It is a slightly different story with India-based companies which send their employees to work at client sites in the US on a temporary basis – normally for the duration of a project, it might be from a few months to a few years. They refer to these employees as onsite employees. These companies don’t take a percentage cut from the wages the American client pays for their onsite employees’ work. They pay their employees a fixed salary. The salary these companies pay is almost never fair and on par with the pay-levels in the market. It could be anywhere from 15% to 50% below the fair market-level. Most of the times it is lesser by 25% or more!

India-based companies enjoy higher margins of profit on the work done by their offshore employees in India. They bill their clients for such work in dollars, and pay a significantly small portion of that dollar amount as the salary in Indian rupees to their employees. Since they are used to such high profit margins for their offshore employees, they are reluctant to reduce the margins by much for their onsite workers in the US.

Another issue is one of the mind-set. From the India-based company’s point of view, when the onsite salary they pay is converted to Indian rupees and compared to offshore salary-levels in absolute terms, their onsite employees seem to earn a much higher pay than the offshore employees. So, they don’t feel a need to pay their onsite employees on par with the US market.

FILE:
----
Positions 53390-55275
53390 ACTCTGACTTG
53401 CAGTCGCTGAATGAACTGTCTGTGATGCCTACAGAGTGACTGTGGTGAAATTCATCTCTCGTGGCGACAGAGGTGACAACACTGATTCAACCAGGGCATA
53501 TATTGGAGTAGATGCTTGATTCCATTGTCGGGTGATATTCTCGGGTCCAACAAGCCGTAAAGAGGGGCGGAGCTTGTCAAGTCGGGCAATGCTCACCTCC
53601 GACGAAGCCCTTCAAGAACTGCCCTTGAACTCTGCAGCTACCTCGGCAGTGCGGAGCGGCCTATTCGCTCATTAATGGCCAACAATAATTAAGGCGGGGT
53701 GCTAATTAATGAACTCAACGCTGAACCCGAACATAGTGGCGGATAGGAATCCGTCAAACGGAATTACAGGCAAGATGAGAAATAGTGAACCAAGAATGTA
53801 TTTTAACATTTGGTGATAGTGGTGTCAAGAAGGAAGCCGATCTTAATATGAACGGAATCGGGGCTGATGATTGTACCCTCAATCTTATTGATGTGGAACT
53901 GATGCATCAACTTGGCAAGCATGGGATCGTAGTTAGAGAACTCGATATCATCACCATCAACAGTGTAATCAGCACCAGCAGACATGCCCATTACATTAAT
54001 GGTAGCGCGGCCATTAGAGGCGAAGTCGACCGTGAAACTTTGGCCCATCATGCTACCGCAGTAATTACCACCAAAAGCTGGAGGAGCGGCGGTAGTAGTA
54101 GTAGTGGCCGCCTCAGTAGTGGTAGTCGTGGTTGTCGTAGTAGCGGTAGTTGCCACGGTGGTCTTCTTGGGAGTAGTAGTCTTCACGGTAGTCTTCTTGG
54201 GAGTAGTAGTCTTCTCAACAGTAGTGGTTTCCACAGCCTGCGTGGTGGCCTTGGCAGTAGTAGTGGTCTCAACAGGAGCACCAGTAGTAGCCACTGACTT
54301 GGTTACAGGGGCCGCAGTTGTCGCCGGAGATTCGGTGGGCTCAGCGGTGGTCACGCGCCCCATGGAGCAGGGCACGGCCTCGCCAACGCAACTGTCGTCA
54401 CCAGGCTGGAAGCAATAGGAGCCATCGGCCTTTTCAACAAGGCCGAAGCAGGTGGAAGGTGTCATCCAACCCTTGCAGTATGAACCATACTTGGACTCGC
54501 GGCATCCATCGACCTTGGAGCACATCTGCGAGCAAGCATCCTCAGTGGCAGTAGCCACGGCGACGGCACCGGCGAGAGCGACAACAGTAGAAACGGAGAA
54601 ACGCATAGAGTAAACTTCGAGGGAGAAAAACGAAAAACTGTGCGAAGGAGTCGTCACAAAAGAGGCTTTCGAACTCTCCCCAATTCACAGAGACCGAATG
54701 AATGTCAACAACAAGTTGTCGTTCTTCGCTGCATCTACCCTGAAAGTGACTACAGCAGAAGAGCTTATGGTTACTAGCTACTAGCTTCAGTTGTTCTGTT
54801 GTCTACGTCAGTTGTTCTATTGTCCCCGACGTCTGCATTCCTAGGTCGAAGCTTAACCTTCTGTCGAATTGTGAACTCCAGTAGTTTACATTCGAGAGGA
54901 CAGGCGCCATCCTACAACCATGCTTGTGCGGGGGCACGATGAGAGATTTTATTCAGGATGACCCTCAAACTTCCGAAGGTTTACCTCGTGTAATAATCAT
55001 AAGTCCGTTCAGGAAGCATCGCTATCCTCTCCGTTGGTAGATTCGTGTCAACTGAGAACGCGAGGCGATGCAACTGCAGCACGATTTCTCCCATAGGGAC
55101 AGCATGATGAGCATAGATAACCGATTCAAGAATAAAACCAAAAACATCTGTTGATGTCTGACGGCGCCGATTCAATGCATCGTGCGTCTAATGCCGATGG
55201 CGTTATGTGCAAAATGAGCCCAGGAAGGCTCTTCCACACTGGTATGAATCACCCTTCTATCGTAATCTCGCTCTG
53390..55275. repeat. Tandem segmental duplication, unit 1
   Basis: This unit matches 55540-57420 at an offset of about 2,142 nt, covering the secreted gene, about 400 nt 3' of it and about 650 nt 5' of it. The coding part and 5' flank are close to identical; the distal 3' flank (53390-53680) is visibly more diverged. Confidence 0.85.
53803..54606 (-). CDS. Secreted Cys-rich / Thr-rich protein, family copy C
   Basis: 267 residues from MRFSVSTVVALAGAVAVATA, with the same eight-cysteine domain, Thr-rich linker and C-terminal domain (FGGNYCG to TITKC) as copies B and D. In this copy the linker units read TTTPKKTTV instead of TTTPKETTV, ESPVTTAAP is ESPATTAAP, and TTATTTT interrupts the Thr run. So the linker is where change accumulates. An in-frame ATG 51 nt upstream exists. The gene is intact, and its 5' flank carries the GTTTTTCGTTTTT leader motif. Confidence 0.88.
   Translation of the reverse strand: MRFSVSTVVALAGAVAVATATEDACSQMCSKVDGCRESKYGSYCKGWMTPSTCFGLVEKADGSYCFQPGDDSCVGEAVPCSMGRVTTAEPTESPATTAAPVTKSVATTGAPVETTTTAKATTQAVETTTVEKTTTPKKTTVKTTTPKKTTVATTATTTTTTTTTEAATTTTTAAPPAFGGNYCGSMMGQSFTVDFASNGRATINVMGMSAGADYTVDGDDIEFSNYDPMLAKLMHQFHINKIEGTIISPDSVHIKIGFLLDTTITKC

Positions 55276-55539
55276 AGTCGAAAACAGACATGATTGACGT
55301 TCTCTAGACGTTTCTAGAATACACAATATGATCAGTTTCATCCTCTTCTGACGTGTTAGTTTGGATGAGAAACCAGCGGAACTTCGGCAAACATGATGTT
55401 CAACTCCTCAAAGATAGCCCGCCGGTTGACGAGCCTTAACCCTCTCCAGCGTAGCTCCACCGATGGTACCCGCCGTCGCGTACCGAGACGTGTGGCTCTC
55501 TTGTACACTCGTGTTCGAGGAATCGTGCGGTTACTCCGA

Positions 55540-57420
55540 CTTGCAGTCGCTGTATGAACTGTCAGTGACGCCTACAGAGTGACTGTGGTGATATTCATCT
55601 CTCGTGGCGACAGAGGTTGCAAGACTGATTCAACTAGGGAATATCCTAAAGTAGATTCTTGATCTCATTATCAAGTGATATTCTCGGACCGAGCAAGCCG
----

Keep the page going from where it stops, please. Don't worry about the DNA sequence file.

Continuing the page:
These practices are prevalent in small companies as well as the large ones. Right now, most companies indulging in these practices in the US are getting away with it quite easily. Indians are not a litigious people, primarily because of the corrupt and slow judicial system in India. Moreover, they are reluctant to take recourse to the law, for fear of losing their jobs and left with no means of support in a foreign country. Even in a country like the US where the judicial system is quite effective and accountability is high, the Computech settlement took as much as six to seven years to resolve, as per the ComputerWorld article.

Meanwhile, the US Department of Labor doesn’t seem to be doing much to look into this issue of underpaid H-1B (and L1) workers in the US. The article about the Computech settlement has the following to say on this subject:

Ron Hira, vice president of career activities at The Institute for Electrical and Electronics Engineers Inc. in New York and an assistant professor of public policy at the Rochester Institute of Technology, argued that the government’s enforcement mechanism is weak because it relies on complaints from H-1B workers. The Department of Labor doesn’t have the power to make spot audits of companies, but Hira said the agency needs to be able to do that if it is to be proactive about such cases.

So, the companies are making hay while the Sun’s light is not shining on them. When their practices become public under a scorching light, they will have to make changes in haste or pay a huge amount to settle lawsuits like Computech did.